It was Scott’s turn to take over pacing and off we went! I planted my trekking poles evenly at my sides into the hill and tilted downward before pushing off for each step. Maybe my description is lacking, but let’s just say it was a very slow and energy conserving approach. It seemed to take forever, but it felt infinitely better than the misery I felt some 60 miles earlier on the first major climb.
Remember a few paragraphs ago when I said it was gonna take a lot more to shut me down….well, there was a lot more. I started to get really hot again, inches of dust were caked all over the trail, and new hills spontaneously appeared at every turn. I was about 2/3 of the way through and I was feeling determined to suck it up and deal with any obstacle ahead.
Scott provided encouragement and kept an eye out on our pace. I felt like I really only had one gear, so I likely turned down most of his challenges to push more. I knew Dry Fork was in a meadowy area and found myself gently closing my eyes to visualize the happiest day of my life. I thought about being in the field across from Mt. Crested Butte with Elizabeth. I thought about Archie’s goofy smile perfectly captured by our wedding photographers.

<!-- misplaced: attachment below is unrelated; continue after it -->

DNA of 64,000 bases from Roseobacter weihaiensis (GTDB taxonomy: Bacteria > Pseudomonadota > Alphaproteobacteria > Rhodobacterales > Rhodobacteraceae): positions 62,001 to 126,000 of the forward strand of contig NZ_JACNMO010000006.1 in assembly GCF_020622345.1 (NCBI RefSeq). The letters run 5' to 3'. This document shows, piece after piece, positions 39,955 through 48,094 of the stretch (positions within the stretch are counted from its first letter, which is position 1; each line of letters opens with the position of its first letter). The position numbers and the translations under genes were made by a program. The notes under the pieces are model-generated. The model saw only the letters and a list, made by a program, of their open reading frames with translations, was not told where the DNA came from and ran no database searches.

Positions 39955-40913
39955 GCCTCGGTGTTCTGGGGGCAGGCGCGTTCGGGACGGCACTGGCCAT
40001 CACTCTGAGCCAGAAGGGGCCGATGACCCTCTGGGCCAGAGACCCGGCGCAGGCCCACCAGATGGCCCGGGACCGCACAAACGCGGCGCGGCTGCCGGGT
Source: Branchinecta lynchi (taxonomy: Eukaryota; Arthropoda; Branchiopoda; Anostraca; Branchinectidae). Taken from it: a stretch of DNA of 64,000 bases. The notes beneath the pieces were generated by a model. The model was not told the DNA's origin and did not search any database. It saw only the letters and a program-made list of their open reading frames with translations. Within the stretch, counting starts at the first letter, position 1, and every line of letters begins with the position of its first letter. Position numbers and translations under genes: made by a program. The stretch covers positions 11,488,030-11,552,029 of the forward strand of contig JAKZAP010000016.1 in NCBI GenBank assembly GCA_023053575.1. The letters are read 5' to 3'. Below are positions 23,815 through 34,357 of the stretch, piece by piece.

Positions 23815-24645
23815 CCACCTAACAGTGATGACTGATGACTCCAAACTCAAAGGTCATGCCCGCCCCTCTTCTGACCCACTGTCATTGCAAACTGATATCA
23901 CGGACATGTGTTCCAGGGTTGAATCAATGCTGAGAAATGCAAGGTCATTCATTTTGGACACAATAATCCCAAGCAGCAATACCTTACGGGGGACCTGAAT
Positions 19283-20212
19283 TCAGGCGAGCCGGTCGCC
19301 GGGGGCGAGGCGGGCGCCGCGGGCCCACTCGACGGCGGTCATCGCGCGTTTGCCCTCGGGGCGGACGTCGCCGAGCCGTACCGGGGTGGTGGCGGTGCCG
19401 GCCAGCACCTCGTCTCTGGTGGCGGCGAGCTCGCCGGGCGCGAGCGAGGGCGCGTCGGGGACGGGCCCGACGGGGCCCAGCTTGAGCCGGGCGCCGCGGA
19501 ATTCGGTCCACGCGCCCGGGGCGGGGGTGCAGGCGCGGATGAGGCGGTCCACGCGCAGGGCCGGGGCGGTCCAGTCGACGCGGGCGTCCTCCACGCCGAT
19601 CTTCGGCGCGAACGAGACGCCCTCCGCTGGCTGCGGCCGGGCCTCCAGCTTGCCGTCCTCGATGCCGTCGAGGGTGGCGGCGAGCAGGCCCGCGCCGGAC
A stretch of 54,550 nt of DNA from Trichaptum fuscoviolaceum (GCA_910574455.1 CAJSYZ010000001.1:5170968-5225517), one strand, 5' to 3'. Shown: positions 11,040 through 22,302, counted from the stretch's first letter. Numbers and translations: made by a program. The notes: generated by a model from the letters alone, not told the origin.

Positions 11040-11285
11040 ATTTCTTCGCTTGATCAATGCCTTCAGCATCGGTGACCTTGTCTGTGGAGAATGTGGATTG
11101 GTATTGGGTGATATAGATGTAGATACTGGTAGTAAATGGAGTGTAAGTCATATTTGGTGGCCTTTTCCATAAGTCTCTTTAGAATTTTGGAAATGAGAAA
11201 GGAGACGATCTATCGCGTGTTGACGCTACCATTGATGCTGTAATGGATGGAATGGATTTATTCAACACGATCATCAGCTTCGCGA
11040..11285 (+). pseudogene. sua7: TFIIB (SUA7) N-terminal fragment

Some of this feels melodramatic as I look back, but I needed something positive. Mentally (and physically) I was just trying to hang on until Dry Fork where the promise of prolonged downhill offered hope to make up some time. I’ve referred to Bighorn as a ‘race’ throughout this write-up, but ‘endurance pursuit’ or some other term is how a mere mortal such as myself would describe it.
Dry Fork (Mile 82.5):
I was so hot, so tired, and pretty much only liquid appealed to me as the race wore on. Bekah filled my hat with ice, Elizabeth ran ice cubes on neck, and they poured me a cup of my beloved Wild Cherry Pepsi. I was feeling beat down and kept grumbling that only Pepsi sounded good. I reluctantly accepted some watermelon to try to satisfy my crew’s attempt to make me eat solid food. I was on the verge of tears as I mumbled “I just can’t fucking do it anymore.”